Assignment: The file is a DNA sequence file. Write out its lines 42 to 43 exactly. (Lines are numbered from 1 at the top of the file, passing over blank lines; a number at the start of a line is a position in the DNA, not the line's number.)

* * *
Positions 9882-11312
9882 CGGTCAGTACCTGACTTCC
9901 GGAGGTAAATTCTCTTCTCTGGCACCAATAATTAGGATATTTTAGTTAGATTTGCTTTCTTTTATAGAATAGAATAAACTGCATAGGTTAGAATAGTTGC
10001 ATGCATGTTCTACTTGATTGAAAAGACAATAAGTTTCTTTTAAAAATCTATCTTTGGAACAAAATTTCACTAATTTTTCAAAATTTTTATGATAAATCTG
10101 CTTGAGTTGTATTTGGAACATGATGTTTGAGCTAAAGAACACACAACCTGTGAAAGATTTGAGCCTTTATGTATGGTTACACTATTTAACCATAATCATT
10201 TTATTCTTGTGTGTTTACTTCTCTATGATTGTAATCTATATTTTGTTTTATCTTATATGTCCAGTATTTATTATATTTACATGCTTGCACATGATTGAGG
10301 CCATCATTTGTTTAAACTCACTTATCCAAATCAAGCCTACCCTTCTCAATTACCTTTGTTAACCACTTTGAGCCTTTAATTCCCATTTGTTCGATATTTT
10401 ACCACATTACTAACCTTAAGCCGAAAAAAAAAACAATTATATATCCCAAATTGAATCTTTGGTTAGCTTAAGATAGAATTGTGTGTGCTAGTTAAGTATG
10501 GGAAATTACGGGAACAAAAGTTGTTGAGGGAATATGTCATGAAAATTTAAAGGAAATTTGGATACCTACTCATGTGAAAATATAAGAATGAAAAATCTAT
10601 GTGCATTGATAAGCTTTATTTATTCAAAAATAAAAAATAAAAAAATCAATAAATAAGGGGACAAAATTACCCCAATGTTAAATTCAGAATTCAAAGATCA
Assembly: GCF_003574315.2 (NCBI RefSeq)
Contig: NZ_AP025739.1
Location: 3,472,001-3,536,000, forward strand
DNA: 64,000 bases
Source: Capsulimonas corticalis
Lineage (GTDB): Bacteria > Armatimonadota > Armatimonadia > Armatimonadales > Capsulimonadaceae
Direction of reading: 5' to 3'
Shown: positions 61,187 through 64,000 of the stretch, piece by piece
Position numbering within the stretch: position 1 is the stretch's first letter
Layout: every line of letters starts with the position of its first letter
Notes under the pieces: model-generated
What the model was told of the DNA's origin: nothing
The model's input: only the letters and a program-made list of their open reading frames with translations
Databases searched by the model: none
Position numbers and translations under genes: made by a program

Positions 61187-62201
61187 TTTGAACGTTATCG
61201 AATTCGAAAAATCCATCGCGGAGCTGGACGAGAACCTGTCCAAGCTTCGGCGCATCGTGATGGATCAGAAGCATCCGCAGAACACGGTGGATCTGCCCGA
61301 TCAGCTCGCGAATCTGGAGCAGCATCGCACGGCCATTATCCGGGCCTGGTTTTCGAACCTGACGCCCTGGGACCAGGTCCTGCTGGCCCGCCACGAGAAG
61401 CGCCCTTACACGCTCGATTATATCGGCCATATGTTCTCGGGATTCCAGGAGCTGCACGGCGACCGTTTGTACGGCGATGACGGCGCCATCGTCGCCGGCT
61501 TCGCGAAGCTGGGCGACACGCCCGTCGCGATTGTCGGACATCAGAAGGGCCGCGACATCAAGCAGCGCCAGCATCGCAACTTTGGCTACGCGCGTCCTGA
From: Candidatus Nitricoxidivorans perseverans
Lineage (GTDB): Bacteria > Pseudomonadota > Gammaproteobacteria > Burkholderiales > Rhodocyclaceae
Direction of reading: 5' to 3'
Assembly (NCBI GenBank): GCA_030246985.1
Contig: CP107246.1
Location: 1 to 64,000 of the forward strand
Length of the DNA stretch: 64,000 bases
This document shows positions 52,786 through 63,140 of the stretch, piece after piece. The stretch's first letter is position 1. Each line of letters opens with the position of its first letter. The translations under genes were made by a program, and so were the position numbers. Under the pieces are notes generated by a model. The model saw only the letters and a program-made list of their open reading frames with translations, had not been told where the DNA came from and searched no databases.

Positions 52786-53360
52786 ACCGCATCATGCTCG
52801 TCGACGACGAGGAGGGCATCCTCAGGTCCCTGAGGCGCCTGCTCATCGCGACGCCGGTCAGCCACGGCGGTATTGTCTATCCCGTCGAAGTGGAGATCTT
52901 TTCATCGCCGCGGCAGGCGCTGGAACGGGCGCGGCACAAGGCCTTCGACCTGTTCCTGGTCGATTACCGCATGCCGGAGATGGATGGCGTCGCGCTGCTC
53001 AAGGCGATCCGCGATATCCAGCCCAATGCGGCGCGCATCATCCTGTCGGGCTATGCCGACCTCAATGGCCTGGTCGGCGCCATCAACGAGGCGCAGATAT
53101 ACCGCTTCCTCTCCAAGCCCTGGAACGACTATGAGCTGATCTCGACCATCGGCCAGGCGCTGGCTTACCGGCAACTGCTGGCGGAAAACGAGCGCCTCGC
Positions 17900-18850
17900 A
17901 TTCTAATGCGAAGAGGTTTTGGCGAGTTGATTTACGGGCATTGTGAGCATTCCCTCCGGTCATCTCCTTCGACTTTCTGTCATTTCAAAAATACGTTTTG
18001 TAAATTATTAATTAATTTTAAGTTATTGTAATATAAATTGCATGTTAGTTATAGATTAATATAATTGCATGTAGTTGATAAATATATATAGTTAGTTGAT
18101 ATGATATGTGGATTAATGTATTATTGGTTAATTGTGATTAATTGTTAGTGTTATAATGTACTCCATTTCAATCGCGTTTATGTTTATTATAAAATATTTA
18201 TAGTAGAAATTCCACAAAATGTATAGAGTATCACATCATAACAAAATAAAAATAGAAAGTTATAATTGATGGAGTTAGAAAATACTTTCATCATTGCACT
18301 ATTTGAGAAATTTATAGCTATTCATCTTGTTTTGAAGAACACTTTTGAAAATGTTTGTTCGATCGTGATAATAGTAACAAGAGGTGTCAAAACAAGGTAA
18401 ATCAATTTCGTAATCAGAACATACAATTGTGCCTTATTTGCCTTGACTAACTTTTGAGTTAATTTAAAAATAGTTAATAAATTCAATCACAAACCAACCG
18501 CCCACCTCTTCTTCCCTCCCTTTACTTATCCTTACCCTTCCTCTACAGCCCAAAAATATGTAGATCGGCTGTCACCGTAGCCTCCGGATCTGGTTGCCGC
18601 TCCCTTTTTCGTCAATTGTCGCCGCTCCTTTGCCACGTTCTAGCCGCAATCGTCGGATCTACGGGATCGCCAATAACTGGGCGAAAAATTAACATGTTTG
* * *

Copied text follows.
52801 TCGACGACGAGGAGGGCATCCTCAGGTCCCTGAGGCGCCTGCTCATCGCGACGCCGGTCAGCCACGGCGGTATTGTCTATCCCGTCGAAGTGGAGATCTT
52901 TTCATCGCCGCGGCAGGCGCTGGAACGGGCGCGGCACAAGGCCTTCGACCTGTTCCTGGTCGATTACCGCATGCCGGAGATGGATGGCGTCGCGCTGCTC